Lines that are “off-center” can also be a problem. This can create an unsteady or unstable feeling and they can generally throw people off.

You will notice that most corporations have logos that are clean cut and simple. Because these logos are designed in this way they give a strong and structured emotional tone.

Here are some simple lines that you can incorporate into your design to enhance it's emotional meaning:

It is also valuable to know that a design, technically correct or not, is something that defines your business or product. Some might be greatly influenced by the effort that is put into choosing the best colour or creating the appropriate shape that expresses the correct image of what you are doing, but in the end, another may just look at the design merely as the symbol that represents the business or product he is interacting with.

I hope this information was helpful. Please feel free to leave your comments below and visit my Facebook page:

 More information on mood lines can be found in the Art Book written by L. Ron Hubbard.

Wednesday, 6 April 2011

Colour and Emotion

Ever wonder why restaurants like Mc Donald's, KFC, Nandos, Scooters Pizza, Burger King or Anat decided to follow a pattern of red in their logos instead of an attempt to be completely separate in colour from their competitors.

Mc Donalds's luscious red background and it's golden arches, a logo that summons the appetite unbeknownst to it's consumers.

The purpose of using yellow and especially red in their logos is to attract one's appetite. Just as music is known to affect one's emotion, colour can be used to achieve the same result. Understanding this is key in creating a logo and other promotional material that bring about the desired emotion to sell your product.

Colour is not the only aspect you need to understand to create a logo or promotional piece to attract your particular consumer. Things like mood lines, shapes and layout are also important but colour is nothing to be overlooked.


Stirring emotions of aggression, passion, strength, energy, desire, love, determination and danger. It's effects on emotion are more intense than other colours even enhancing the body's metabolism, hence it's use in restaurant logos, and even increased respiration rate. Red is the colour that calls forth the appetite of people.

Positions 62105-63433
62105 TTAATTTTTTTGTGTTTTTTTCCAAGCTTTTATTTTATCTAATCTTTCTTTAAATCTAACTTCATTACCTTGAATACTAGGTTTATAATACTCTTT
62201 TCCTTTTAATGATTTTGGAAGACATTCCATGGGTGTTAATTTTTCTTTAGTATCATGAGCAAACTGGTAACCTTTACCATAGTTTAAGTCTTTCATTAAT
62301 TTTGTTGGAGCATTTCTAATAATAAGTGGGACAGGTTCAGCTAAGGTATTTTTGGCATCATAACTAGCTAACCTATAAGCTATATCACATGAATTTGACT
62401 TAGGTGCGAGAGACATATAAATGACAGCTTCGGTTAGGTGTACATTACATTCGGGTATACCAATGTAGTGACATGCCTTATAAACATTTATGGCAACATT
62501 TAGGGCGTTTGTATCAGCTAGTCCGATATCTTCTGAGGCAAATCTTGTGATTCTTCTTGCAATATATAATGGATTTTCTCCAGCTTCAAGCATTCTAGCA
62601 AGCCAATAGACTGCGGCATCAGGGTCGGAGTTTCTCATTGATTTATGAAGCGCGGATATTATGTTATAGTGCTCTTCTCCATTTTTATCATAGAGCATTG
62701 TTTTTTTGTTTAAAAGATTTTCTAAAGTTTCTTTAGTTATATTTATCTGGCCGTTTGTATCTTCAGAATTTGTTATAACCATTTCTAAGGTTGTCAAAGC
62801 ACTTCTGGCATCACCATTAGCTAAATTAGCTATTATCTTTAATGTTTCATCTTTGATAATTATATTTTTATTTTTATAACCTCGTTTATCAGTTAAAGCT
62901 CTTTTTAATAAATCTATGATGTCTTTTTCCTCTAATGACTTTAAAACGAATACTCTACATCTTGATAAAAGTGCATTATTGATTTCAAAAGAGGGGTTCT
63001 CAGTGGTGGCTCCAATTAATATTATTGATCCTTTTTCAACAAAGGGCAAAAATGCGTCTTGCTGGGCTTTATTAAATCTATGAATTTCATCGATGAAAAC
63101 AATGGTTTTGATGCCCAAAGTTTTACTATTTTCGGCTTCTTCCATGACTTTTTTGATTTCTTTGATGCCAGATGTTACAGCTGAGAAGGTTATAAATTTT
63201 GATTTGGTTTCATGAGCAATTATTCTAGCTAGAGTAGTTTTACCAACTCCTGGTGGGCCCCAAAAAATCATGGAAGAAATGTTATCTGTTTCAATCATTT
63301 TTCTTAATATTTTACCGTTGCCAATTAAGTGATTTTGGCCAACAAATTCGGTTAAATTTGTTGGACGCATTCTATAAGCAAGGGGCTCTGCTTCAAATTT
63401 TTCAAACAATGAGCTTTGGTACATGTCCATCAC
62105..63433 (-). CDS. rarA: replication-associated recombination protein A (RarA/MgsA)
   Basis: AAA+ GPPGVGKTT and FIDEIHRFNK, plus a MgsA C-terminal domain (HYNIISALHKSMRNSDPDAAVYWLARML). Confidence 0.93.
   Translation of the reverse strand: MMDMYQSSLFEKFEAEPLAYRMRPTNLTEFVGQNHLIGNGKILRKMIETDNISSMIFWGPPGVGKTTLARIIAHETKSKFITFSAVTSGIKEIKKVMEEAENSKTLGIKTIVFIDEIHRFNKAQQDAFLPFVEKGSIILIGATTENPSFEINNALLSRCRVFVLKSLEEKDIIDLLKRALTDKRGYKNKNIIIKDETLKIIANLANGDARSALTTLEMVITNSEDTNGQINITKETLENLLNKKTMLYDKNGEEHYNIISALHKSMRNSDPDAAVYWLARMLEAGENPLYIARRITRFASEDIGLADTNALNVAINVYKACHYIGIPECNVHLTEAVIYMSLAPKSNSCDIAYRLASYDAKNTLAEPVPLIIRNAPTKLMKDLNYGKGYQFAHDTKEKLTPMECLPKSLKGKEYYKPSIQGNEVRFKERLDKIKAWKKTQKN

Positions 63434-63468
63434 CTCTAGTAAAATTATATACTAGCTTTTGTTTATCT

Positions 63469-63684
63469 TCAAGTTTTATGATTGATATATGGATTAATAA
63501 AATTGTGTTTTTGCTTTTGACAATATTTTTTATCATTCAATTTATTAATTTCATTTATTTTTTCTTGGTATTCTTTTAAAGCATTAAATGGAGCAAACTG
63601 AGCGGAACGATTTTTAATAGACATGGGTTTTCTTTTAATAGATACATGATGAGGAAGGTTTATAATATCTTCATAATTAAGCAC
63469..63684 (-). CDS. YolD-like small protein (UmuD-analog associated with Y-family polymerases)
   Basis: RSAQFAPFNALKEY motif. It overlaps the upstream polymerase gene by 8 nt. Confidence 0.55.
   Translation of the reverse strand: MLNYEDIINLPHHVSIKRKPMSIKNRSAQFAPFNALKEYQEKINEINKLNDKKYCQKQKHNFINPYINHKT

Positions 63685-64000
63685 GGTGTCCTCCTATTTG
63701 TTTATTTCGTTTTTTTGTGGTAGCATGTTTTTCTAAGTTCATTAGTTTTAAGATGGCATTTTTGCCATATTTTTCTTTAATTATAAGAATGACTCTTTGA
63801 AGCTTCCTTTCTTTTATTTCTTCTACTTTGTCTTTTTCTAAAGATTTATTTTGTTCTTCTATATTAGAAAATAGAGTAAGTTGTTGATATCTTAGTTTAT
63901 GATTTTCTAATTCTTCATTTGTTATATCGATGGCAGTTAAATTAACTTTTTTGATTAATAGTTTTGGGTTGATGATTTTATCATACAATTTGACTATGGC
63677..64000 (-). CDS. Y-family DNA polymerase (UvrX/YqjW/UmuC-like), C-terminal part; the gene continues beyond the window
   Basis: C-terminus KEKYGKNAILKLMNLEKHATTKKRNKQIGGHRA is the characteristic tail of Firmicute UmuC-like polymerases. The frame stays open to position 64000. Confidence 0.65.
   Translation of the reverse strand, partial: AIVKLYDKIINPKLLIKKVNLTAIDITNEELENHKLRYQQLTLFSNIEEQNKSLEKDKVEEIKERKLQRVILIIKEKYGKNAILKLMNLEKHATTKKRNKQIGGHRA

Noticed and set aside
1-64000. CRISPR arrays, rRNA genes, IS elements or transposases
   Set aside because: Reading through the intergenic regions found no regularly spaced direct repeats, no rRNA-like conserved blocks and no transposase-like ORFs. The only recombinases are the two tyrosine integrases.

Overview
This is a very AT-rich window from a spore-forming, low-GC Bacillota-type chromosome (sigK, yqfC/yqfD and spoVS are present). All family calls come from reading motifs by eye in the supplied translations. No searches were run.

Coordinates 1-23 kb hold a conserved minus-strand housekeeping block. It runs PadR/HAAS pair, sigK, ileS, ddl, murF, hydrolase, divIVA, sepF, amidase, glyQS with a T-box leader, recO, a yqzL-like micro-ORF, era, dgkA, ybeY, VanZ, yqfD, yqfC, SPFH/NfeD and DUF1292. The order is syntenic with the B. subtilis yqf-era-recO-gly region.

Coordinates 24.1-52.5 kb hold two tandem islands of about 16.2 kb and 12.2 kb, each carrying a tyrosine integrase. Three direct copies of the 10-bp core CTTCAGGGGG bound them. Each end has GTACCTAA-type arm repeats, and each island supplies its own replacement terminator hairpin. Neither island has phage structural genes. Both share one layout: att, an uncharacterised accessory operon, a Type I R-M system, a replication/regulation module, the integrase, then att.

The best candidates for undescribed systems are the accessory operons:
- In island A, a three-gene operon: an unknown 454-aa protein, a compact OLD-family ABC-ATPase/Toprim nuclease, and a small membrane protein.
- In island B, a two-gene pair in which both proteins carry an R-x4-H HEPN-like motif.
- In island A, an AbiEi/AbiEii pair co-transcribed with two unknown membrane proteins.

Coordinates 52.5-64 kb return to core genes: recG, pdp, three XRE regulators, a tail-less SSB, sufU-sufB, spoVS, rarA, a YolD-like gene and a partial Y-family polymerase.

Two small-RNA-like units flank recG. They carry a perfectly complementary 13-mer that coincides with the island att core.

And for these reasons red remains one of the more powerful colours, also due to it's ability to be strong and eye catching by reflecting a great amount of light without being too harsh on the eyes.


The combination of red and yellow, this colour can create quite a powerful emotional response. It is because of this combination that orange is considered a very hot colour. Happiness, creativity, attraction, determination, success, fascination, encouragement and stimulation. Because it's a citrus colour it works well, especially with green, to promote healthy food.


One of the more common “happy” colours; yellow is known to create feelings of positivity, joy, cheerfulness and warmth. Another colour that reflects colour well and used in combination with black can create and outstanding output of light that calls upon the eye for attention. Yellow is even known to increase mental activity. Light yellow can be associated with freshness and joy.


The most common colour used for health products, green is known as the colour of nature. You can expect harmony, tranquillity, fertility, vitality, safety and health as emotions that will be aroused by this colour. Because it is associated with safety it can also be used to show that a product can be trusted. Darker shades of green are also linked to money and ambition.


Stability, security, influence, faith, truth, loyalty and wisdom. Blue is the more common colour used for corporate logos as it provides a sober outlook in work and business. Blue, unlike other warmer colours, can suppress the appetite creating a calmer response to a product. It is also for this reason that it is linked to expertise. Because blue does not reflect light as sharply as red or yellow, it gives off a calmer emotional tone. Lighter blue can also add a more tranquil and softer aspect to your design where a darker blue will give it a more knowledgeable and powerful emotional tone.


Combining red and blue, purple conveys power, nobility, luxury, extravagance, ambition, wealth, wisdom but also mystery, magic and creativity. Containing the flare of red and the serenity of blue, purple is a good colour to use when creating something attractive to the eye but calming enough to be appreciated.


Containing some of purple's flare, pink is more commonly known as a feminine colour with emotions of purity, softness and health. Because of it's feminine quality it can also be used as a colour to evoke romance.


Light, goodness, purity, innocence and perfection. White is associated with cleanness. Use it with blue to increase it's sober aspect and green or orange to give the clean emotion to a colour linked with health.


Power, elegance, formality, mystery, death and evil. Used with dark purple it can become fearful and gloomy but used with pink or yellow you add it's elegance and power to enhance the others emotion. White and black are more commonly used in combination with other colours to make them seem brighter and therefore enhance their emotional output.

The above is a useful article on on picking colours that best identify the product, business or even artistic piece that you're are wanting to create.

Please leave your comments below.